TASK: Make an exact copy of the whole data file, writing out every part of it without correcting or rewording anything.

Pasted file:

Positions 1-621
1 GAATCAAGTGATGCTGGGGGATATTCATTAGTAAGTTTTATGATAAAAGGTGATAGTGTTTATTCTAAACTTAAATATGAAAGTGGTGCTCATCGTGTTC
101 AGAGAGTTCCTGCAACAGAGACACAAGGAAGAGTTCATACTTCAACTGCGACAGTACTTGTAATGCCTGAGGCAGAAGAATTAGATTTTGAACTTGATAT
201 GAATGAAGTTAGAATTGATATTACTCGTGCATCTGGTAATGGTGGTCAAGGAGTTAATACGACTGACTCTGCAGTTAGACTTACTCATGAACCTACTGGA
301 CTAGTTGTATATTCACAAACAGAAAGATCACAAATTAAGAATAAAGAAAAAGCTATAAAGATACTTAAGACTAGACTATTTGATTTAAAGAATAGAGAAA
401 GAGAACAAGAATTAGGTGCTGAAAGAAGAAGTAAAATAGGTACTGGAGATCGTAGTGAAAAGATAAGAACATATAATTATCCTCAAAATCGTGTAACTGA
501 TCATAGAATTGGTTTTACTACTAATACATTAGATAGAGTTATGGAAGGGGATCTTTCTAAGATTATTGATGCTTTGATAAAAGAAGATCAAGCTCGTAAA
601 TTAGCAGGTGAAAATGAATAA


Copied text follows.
Positions 1-621
1 GAATCAAGTGATGCTGGGGGATATTCATTAGTAAGTTTTATGATAAAAGGTGATAGTGTTTATTCTAAACTTAAATATGAAAGTGGTGCTCATCGTGTTC
101 AGAGAGTTCCTGCAACAGAGACACAAGGAAGAGTTCATACTTCAACTGCGACAGTACTTGTAATGCCTGAGGCAGAAGAATTAGATTTTGAACTTGATAT
201 GAATGAAGTTAGAATTGATATTACTCGTGCATCTGGTAATGGTGGTCAAGGAGTTAATACGACTGACTCTGCAGTTAGACTTACTCATGAACCTACTGGA
301 CTAGTTGTATATTCACAAACAGAAAGATCACAAATTAAGAATAAAGAAAAAGCTATAAAGATACTTAAGACTAGACTATTTGATTTAAAGAATAGAGAAA
401 GAGAACAAGAATTAGGTGCTGAAAGAAGAAGTAAAATAGGTACTGGAGATCGTAGTGAAAAGATAAGAACATATAATTATCCTCAAAATCGTGTAACTGA
501 TCATAGAATTGGTTTTACTACTAATACATTAGATAGAGTTATGGAAGGGGATCTTTCTAAGATTATTGATGCTTTGATAAAAGAAGATCAAGCTCGTAAA
601 TTAGCAGGTGAAAATGAATAA